# Spanning and lineary dependency for finding out if W forms a basis of R^n

I've come across a point of confusion on the concept of 'span' and 'lineary independency' in finding out whether a set of vectors form the basis of $R^n$.

So for $R^n$ and some $W$ where $\begin{bmatrix}x\\y\\z\end{bmatrix}$ = $c_1\begin{bmatrix}1\\1\\0\end{bmatrix}$ + $c_2\begin{bmatrix}0\\1\\1\end{bmatrix}$ + $c_3\begin{bmatrix}1\\0\\1\end{bmatrix}$, you would check if there exists a non-trivial or trivial solution for the system, and if there is a trivial solution, then $W$ would not span $R^n$, thus failing to meet the requirement of forming the basis of $R^n$. But then, if the set of vectors are linearly independent, then it forms a basis of $R^n$. How is this possible? A system with a trivial solution would mean the vectors are linearly independent and that W does not span $R^n$ (as far as I understood). How is it that two contradictory statements can be true when considering whether a system of vectors forms the basis of $R^n$?

• can you elaborate this point ''A system with a trivial solution would mean the vectors are linearly independent ''. If it means what I suspect it is false. – Emilio Novati May 12 '18 at 15:46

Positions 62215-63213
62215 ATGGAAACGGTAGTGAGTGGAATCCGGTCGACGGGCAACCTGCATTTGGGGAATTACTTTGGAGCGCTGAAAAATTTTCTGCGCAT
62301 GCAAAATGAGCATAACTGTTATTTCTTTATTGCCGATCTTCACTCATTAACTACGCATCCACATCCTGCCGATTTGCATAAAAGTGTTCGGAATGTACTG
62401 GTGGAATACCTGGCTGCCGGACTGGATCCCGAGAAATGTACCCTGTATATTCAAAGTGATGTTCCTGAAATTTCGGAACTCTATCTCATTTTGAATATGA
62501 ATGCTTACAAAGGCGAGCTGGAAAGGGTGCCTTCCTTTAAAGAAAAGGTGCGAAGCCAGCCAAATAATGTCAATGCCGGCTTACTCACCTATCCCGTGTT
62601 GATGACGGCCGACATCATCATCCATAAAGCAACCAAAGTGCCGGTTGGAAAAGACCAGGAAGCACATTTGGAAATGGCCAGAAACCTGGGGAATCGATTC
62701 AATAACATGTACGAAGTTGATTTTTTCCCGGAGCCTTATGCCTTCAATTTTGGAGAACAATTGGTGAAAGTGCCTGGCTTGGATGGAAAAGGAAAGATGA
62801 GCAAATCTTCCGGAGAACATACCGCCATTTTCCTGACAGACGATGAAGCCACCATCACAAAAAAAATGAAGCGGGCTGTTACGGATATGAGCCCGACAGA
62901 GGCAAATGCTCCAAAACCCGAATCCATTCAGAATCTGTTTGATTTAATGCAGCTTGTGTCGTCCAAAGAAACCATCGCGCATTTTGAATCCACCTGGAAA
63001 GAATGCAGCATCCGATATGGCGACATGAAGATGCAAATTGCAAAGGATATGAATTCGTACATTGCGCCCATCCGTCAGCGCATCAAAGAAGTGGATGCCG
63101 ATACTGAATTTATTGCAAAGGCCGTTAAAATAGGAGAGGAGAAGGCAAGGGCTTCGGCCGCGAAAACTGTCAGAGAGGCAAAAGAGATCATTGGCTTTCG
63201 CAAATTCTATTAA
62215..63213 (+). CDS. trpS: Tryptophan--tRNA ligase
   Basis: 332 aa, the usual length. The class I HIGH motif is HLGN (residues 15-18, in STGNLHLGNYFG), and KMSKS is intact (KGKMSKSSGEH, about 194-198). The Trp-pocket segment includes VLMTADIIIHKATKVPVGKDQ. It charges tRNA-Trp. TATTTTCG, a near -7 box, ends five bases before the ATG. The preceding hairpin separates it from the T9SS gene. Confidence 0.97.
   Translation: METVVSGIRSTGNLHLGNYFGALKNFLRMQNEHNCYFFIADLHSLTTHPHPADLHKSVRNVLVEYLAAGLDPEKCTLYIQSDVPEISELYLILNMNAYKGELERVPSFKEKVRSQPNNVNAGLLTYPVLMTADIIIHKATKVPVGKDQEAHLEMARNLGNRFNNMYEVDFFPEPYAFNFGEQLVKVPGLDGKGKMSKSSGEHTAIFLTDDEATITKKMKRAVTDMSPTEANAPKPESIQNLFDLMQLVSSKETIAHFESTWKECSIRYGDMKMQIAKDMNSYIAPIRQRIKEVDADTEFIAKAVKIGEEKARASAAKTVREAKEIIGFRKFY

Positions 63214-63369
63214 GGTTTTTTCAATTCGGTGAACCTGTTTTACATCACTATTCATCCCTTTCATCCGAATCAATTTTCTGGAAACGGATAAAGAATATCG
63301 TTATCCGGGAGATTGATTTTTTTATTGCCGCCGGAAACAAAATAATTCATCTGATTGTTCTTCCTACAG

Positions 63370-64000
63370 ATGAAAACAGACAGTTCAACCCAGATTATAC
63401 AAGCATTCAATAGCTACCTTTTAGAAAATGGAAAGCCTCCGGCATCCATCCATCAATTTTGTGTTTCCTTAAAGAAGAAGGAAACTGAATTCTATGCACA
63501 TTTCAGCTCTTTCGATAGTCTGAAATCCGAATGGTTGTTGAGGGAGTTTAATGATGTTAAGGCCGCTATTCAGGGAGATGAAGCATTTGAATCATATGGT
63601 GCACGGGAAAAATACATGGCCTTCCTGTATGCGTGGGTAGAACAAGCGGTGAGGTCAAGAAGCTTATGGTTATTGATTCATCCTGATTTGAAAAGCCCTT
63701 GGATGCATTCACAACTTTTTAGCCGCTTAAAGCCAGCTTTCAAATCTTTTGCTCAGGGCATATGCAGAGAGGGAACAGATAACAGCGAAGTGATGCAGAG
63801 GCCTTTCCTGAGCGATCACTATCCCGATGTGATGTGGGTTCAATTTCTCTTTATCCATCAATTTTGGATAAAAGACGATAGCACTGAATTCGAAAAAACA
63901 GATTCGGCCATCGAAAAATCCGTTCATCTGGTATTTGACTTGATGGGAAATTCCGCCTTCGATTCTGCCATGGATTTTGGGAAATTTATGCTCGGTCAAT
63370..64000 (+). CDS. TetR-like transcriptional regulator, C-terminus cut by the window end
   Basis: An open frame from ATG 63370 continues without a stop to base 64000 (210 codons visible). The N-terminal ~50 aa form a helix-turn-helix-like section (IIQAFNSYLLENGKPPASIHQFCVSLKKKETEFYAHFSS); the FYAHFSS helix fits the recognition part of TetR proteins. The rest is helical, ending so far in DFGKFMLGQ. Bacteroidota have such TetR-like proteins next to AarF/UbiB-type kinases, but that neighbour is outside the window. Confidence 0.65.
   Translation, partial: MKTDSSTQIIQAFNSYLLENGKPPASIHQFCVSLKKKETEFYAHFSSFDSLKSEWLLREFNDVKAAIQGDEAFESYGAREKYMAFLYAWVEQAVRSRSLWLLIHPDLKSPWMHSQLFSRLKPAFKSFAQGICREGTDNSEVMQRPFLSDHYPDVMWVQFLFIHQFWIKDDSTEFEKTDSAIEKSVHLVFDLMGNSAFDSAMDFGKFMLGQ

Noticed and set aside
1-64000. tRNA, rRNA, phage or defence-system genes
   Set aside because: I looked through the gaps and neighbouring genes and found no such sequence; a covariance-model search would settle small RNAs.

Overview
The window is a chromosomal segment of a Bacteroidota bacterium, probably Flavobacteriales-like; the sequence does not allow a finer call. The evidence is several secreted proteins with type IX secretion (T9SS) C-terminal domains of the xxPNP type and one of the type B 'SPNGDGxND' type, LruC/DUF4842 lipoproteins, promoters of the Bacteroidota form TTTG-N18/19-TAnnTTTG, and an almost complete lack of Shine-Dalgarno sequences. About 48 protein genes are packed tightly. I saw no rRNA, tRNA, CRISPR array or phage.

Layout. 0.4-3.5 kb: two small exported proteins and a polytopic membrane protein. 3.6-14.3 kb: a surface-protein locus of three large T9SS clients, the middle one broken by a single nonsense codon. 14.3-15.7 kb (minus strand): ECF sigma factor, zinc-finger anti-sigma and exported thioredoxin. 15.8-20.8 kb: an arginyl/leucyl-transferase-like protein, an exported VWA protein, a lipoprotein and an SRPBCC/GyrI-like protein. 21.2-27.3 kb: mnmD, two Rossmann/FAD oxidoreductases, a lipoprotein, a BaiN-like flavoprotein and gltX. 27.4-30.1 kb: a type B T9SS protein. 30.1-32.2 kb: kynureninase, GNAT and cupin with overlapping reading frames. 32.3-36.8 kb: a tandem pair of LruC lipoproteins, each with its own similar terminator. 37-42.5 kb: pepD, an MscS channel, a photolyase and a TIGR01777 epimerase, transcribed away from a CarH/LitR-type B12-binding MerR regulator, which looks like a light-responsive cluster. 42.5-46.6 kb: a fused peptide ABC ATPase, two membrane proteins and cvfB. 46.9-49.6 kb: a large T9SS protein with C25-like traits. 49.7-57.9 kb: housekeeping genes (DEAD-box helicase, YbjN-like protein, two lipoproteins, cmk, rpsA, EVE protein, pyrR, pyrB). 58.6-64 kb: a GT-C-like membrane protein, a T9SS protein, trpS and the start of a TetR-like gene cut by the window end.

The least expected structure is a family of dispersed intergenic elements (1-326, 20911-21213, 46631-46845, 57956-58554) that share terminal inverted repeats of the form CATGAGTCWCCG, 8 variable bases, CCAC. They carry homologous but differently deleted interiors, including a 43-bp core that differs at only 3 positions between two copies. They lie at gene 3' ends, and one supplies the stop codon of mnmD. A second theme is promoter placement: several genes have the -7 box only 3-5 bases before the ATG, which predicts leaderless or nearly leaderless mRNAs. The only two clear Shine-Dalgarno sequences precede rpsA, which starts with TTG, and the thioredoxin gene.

• @linnnn Please recall that if the OP is solved you can evaluate to accept an answer among the given, more details here meta.stackexchange.com/questions/5234/… – gimusi May 31 '18 at 20:56

I think you're mixing up a couple of different claims. If you have non-trivial solutions to a homogeneous system, then that shows lack of linear independence. If a set of $3$ vectors in $\Bbb R^3$ fail to be linearly independent, then they don't span $R^3$.

When you have $3$ vectors in $\Bbb R^3$ (or generally $n$ vectors in $\Bbb R^n$), the following is true: if a linear system written using the vectors has multiple solutions for a given target vector, then there is some dependence relation, which makes the set not independent, so it doesn't span its space.

We're depending here on the fact that the number of vectors in the set is the same as the dimension of the space. You might find it easier to understand the various claims thinking about $2$ vectors in $\Bbb R^2$, at least for some claims.

A system of vectors $\vec v_i$ are defined linearly indepedent if

$$\sum c_i \vec v_i=0 \iff c_i=0$$

then if the linear system with $A=[v_1\, v_2\,...\,v_n]$

$$A\vec c=0$$

has only the trivial solution*, that is $\vec c=\vec 0$, then the vectors $\vec v_i\in \mathbb{R}^n$ are linearly independent and if they are $n$ they are a basis for $\mathbb{R}^n$.

Two things can go wrong:

• for some $(x,y,z)$, you get no solutions (i.e. the vectors do not span),
• for some $(x,y,z)$, you get more than one solution (i.e. the vectors are not linearly independent).

These problems can coexist: you can have either or both of them happening simultaneously. If neither happens, then you are in this situation:

• you get exactly one solution for every $(x,y,z)$ (i.e. the vectors form a basis).

The special case $(x,y,z) = (0,0,0)$ is enough to check linear independence, but it won't tell you anything about spanning.